Legal Aid is one of more than a dozen blogs participating in this year’s Thanksgiving Blog Blitz. Since we often criticize the way the government serves our client community, it is imperative to remember the things we are thankful for about the way the DC government has systems in place to help the most vulnerable among us.

I, for one, am thankful that the District has a TANF program so that there is a safety net for the District’s most vulnerable families with children. When parents lose their jobs and can’t qualify for unemployment insurance, when a woman is fleeing her abuser and when a father is waiting for his SSI application to be approved, there is a program that will make sure that their family is not utterly destitute. The program should be improved so that it can better help parents who can work become employable and provide better linkages to supports for parents who cannot work. We have clients at Legal Aid who are pursuing education and training opportunities and need the TANF program to better support them as they work to improve their skills. And we have clients who are struggling with disabilities that have not been acknowledged and accommodated by the TANF program. But the District is working to improve these aspects of the program, and we will hopefully see better outcomes for children and families as these changes are implemented. The bottom line is that TANF is an important part of the safety net for the District’s families and it must remain intact for the families who need it.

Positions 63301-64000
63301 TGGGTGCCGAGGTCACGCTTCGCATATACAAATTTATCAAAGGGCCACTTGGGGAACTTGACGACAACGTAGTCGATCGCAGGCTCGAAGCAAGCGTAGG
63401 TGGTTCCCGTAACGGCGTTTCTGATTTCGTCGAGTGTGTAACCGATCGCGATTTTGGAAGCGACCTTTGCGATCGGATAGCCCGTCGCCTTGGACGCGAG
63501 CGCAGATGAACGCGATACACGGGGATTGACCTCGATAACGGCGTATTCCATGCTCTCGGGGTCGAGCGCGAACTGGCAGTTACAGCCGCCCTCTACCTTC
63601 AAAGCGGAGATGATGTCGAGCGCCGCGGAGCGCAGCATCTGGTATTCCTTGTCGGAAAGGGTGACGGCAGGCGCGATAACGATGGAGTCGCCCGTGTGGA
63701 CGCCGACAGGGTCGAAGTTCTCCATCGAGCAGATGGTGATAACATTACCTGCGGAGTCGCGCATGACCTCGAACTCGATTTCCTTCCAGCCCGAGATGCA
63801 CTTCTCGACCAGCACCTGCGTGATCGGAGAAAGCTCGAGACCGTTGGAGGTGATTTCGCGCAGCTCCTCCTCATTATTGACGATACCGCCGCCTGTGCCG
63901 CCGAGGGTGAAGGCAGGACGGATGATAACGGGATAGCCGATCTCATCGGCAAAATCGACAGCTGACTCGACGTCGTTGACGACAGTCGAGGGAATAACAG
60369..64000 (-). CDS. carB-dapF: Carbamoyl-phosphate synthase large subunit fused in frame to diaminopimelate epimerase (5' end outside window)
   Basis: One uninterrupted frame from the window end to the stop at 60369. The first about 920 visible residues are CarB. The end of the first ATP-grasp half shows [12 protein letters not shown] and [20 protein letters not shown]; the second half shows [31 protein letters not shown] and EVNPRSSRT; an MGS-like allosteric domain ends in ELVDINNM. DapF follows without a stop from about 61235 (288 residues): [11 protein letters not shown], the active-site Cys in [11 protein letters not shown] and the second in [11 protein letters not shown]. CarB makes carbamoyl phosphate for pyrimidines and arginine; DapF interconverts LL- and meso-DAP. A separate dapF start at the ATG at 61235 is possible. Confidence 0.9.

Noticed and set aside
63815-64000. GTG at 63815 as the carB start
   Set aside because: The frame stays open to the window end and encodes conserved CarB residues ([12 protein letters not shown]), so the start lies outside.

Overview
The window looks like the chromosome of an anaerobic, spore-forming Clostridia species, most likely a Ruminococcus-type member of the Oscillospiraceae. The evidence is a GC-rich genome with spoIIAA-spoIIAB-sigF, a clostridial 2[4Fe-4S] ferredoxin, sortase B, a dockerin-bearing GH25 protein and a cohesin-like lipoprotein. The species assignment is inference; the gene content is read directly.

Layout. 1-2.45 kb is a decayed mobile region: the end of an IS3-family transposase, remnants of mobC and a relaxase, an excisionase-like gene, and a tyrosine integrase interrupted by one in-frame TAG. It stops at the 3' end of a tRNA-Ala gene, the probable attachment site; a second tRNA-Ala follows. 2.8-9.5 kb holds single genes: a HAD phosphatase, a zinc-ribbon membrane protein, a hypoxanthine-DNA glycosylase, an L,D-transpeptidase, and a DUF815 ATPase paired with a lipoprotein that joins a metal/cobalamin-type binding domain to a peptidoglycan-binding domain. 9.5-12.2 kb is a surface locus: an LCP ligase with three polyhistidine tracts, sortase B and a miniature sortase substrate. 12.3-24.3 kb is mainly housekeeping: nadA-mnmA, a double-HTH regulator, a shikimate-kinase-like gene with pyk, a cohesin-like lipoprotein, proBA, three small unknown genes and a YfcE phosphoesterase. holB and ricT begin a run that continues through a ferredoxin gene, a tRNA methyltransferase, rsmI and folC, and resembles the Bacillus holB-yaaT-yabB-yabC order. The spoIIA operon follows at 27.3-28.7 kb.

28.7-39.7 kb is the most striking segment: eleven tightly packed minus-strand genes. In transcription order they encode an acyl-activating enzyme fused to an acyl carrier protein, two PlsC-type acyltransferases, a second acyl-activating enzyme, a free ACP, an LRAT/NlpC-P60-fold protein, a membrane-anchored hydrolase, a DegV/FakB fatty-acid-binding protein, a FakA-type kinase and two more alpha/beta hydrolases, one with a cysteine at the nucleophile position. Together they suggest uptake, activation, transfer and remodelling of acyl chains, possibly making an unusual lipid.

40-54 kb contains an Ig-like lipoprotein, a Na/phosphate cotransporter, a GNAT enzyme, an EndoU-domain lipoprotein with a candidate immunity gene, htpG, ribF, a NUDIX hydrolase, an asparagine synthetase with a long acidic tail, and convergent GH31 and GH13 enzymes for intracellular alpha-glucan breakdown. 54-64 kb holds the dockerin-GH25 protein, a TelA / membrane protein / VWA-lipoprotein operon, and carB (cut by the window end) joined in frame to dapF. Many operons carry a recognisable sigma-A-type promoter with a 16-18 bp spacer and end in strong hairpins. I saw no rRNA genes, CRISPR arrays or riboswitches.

The DC Council will decide in the coming weeks how to fix a $175 million budget shortfall. Rather than relying solely on more cuts, it is time for a balanced approach that includes progressive revenue streams. Right now DC’s top tax rate (8.5%) starts at $40,000 a year. City leaders should create a new top tax bracket (of 1% more than the current rate) for income over $200,000. The revenue raised can help preserve the programs we are thankful for.

Please look at the Save our Safety Net website for more information . 

Other Blog Blitz Participants:
Beyond Bread

Sep 03



Jennifer Mezey, Supervising Attorney

In partnership, Legal Aid Society of DC, Washington Legal Clinic for the Homeless, and Whitman-Walker Clinic are pleased to announce our Public Benefits Trainings series again this Fall.  We encourage case managers, legal services lawyers, pro bono lawyers, or anyone who works with low-income clients to attend these sessions.  The trainings are free and an opportunity to learn about eligibility, benefits, application procedures, and practical tips on how to help your clients navigate the system. 

We are requesting that anyone interested in attending RSVP to Jeremy Strauss at   since we have some space limitations and need counts on materials.  We greatly appreciate the DC Bar Pro Bono Program for partnering with us and hosting this training series.

 1st Training:  Disability Benefits:  SSI/SSDI/IDA on Tuesday, September 14 from noon – 2 pm.

Please help us get the word out.  Please distribute this e-mail (and attached flyer) widely.  We look forward to a strong turnout! 

Thank you in advance for your help.

Erin Loubier, Whitman-Walker Clinic
Scott McNeilly, Washington Legal Clinic for the Homeless
Jennifer Mezey, Legal Aid Society of DC

Jul 30


Proposal to Sanction TANF Parents Will Harm Children and Families and Is Unlikely to Improve Children’s School Attendance or Get Unmet Mental Health Needs Addressed

Supervising Attorney